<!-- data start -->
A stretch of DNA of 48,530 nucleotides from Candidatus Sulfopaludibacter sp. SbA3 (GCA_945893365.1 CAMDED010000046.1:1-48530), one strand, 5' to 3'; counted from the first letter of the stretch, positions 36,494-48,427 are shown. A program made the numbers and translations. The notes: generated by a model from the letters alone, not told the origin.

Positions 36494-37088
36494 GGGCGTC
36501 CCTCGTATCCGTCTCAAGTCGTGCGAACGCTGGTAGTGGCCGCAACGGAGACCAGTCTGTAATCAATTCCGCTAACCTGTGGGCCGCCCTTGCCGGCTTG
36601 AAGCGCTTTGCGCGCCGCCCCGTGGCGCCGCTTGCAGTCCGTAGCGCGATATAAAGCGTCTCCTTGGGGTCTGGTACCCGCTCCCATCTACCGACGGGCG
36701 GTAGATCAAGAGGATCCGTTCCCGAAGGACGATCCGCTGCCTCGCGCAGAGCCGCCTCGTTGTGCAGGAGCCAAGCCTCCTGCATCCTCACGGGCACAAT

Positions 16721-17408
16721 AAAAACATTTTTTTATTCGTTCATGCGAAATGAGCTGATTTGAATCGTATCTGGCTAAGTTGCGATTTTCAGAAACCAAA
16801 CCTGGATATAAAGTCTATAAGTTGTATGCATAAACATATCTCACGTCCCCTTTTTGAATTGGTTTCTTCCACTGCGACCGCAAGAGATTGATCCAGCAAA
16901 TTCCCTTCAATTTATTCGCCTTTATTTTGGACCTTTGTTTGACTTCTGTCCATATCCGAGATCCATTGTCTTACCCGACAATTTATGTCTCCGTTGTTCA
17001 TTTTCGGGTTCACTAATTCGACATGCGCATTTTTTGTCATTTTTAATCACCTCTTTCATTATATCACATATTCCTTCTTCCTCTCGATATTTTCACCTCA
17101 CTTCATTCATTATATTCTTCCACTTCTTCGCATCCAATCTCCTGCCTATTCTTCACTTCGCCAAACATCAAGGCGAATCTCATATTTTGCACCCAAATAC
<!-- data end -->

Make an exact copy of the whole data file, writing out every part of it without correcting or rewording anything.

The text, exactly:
A stretch of DNA of 48,530 nucleotides from Candidatus Sulfopaludibacter sp. SbA3 (GCA_945893365.1 CAMDED010000046.1:1-48530), one strand, 5' to 3'; counted from the first letter of the stretch, positions 36,494-48,427 are shown. A program made the numbers and translations. The notes: generated by a model from the letters alone, not told the origin.

Positions 36494-37088
36494 GGGCGTC
36501 CCTCGTATCCGTCTCAAGTCGTGCGAACGCTGGTAGTGGCCGCAACGGAGACCAGTCTGTAATCAATTCCGCTAACCTGTGGGCCGCCCTTGCCGGCTTG
36601 AAGCGCTTTGCGCGCCGCCCCGTGGCGCCGCTTGCAGTCCGTAGCGCGATATAAAGCGTCTCCTTGGGGTCTGGTACCCGCTCCCATCTACCGACGGGCG
36701 GTAGATCAAGAGGATCCGTTCCCGAAGGACGATCCGCTGCCTCGCGCAGAGCCGCCTCGTTGTGCAGGAGCCAAGCCTCCTGCATCCTCACGGGCACAAT

Positions 16721-17408
16721 AAAAACATTTTTTTATTCGTTCATGCGAAATGAGCTGATTTGAATCGTATCTGGCTAAGTTGCGATTTTCAGAAACCAAA
16801 CCTGGATATAAAGTCTATAAGTTGTATGCATAAACATATCTCACGTCCCCTTTTTGAATTGGTTTCTTCCACTGCGACCGCAAGAGATTGATCCAGCAAA
16901 TTCCCTTCAATTTATTCGCCTTTATTTTGGACCTTTGTTTGACTTCTGTCCATATCCGAGATCCATTGTCTTACCCGACAATTTATGTCTCCGTTGTTCA
17001 TTTTCGGGTTCACTAATTCGACATGCGCATTTTTTGTCATTTTTAATCACCTCTTTCATTATATCACATATTCCTTCTTCCTCTCGATATTTTCACCTCA
17101 CTTCATTCATTATATTCTTCCACTTCTTCGCATCCAATCTCCTGCCTATTCTTCACTTCGCCAAACATCAAGGCGAATCTCATATTTTGCACCCAAATAC